Blazing a new path: Cannabis enforcement reforms are good news for the industry

Under the state’s new budget, Albany has finally learned from some of its stumbles in developing a homegrown cannabis industry and significantly raised fines for unregulated weed businesses, given state agencies the authority to conduct inspections for suspected unlawful sales and clarified that selling unlicensed weed amounts to tax fraud.

Some lawmakers and officials feared that going too heavy-handed on enforcement would simply recreate the failures of decades of marijuana criminalization that the state’s new industry and its novel licensing approach — providing the retail licenses first to people or families who were criminalized, or organizations that serve them — was supposed to help address.

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Yet there’s a wide gulf between the pervasive war on drugs approach that swept thousands of people up and practically ruined their lives for very minor offenses and the routine enforcement of regulatory compliance for businesses, of the sort we already conduct without major incident for restaurants, liquor stores, medical practices and all sorts of other enterprises. Running an illegal liquor store should get you closed down, not locked up. These reforms, two years late in coming, will finally make it expensive, unfeasible and ultimately undesirable to open up and operate unlicensed cannabis shops.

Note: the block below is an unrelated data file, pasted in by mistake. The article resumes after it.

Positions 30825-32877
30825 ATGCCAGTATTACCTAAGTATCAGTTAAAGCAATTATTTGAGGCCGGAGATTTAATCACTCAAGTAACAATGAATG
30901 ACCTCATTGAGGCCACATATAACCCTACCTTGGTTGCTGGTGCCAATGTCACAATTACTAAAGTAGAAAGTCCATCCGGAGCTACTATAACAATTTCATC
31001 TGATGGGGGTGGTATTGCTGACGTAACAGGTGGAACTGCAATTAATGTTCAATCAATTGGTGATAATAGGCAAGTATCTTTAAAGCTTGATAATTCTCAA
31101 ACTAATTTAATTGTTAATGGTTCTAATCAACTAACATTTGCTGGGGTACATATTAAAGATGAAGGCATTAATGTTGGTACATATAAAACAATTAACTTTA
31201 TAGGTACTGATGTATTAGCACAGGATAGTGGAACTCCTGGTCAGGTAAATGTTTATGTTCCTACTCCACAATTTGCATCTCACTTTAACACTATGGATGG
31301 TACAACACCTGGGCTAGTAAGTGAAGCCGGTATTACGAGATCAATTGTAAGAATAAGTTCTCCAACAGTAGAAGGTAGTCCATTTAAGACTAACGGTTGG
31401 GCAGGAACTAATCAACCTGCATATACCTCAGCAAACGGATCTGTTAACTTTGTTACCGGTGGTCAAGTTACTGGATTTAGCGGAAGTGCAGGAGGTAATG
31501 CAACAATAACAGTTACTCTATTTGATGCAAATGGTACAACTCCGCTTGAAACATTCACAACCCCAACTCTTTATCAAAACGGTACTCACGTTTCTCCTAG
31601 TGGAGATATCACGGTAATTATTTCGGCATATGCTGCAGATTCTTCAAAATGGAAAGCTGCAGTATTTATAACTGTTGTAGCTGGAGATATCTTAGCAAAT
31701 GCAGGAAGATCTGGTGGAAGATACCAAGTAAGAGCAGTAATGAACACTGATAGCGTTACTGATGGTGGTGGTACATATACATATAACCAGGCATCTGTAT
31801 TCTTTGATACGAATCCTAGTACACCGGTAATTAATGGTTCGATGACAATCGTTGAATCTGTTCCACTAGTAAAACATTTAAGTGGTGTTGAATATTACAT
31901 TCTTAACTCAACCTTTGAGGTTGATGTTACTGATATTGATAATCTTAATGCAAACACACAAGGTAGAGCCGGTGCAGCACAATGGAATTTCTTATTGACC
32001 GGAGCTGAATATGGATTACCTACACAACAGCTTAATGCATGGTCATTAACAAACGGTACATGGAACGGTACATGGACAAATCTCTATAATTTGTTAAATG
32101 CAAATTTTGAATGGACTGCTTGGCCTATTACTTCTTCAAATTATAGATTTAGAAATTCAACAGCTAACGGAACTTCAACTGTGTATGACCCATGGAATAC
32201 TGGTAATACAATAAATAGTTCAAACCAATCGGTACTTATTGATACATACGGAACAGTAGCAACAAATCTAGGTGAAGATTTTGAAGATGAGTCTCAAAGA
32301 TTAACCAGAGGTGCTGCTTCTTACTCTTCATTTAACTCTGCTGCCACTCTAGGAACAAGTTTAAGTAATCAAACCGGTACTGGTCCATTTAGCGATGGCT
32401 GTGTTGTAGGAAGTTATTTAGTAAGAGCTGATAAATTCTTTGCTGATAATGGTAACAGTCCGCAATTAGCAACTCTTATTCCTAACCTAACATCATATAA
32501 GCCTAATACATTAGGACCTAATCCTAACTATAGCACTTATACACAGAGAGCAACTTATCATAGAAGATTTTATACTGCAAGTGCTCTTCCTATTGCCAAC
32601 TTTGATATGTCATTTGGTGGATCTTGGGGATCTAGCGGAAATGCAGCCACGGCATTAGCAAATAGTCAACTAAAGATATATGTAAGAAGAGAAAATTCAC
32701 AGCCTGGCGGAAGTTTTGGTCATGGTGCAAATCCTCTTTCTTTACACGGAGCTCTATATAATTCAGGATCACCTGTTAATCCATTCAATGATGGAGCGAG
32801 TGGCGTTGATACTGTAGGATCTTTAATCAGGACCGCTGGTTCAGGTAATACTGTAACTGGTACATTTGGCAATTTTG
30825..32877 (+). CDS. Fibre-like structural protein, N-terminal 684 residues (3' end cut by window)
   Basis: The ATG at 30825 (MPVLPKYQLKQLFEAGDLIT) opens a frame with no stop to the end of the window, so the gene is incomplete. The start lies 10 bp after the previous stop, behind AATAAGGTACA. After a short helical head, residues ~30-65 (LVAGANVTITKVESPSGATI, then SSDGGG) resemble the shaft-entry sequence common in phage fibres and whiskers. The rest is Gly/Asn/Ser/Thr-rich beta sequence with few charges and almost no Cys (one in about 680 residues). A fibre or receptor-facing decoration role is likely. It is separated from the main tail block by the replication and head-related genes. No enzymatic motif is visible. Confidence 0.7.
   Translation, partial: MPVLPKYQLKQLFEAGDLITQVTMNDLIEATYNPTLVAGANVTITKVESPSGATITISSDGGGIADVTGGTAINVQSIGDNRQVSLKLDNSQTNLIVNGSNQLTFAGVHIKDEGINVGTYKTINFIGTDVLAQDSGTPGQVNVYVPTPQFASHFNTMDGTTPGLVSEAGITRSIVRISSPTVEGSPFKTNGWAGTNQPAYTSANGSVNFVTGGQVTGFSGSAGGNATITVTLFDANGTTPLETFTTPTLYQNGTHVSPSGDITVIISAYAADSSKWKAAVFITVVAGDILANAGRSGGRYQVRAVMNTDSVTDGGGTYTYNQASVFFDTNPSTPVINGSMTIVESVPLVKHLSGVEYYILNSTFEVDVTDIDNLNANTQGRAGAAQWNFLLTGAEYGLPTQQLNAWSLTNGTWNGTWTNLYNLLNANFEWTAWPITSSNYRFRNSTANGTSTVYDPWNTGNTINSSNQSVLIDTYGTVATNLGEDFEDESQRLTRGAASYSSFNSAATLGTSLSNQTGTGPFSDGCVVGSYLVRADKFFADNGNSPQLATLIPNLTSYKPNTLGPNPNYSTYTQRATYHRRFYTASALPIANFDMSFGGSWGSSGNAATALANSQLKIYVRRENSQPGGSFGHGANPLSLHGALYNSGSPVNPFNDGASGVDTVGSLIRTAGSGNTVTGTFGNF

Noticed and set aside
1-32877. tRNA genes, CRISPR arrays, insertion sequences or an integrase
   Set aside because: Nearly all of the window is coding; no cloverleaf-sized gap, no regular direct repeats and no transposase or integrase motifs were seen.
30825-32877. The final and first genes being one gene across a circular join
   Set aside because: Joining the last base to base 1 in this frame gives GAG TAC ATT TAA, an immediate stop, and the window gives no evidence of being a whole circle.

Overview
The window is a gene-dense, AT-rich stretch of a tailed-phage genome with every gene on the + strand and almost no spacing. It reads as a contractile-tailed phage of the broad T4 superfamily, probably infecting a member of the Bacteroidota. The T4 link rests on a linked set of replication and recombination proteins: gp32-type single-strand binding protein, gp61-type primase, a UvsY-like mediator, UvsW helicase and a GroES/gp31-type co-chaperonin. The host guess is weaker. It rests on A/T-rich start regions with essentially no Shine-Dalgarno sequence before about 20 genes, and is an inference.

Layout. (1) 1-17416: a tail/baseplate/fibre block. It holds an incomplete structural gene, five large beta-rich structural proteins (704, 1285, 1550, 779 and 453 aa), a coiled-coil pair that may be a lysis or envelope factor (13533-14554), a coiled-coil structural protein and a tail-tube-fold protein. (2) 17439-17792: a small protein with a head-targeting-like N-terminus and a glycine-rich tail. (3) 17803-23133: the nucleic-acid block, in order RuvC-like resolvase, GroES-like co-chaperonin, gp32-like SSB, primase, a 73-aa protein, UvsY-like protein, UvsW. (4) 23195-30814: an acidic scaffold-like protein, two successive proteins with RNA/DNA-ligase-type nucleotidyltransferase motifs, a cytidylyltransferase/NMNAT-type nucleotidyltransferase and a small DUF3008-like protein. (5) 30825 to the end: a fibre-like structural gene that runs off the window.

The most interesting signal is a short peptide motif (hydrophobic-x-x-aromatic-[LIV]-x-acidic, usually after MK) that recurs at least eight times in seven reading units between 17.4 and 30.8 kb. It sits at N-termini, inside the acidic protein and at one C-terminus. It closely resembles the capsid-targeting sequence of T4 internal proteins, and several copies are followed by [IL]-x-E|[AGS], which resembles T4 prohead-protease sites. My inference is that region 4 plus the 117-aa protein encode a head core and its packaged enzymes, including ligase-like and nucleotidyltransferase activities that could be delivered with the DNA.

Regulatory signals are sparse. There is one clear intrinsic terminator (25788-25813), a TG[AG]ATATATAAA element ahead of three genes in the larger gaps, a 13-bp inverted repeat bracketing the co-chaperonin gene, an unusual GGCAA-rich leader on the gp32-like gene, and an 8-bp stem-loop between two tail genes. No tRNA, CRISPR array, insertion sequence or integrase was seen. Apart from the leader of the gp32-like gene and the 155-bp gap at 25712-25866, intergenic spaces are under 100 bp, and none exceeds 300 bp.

What’s more, their absence isn’t just a discouragement but an effective encouragement of skirting the rules, as the remote possibility of inspections and the middling impact of the fines is practically the cost of doing business, as evidenced by the explosion of unlicensed shops in NYC, which number more than 1,600 in even the most conservative estimates. Their growth is the licensed industry’s loss, as it faces the real prospect of being strangled in the crib by the metastasizing black and gray markets.

In the end, under the weed Wild West, no one wins but the unscrupulous sellers: not the legitimate small businesses competing against unlawful sales that undercut them, not the consumers who are getting uninspected, suspect product, and not the state as a whole, which is losing out on the tax revenues that the industry is supposed to produce.


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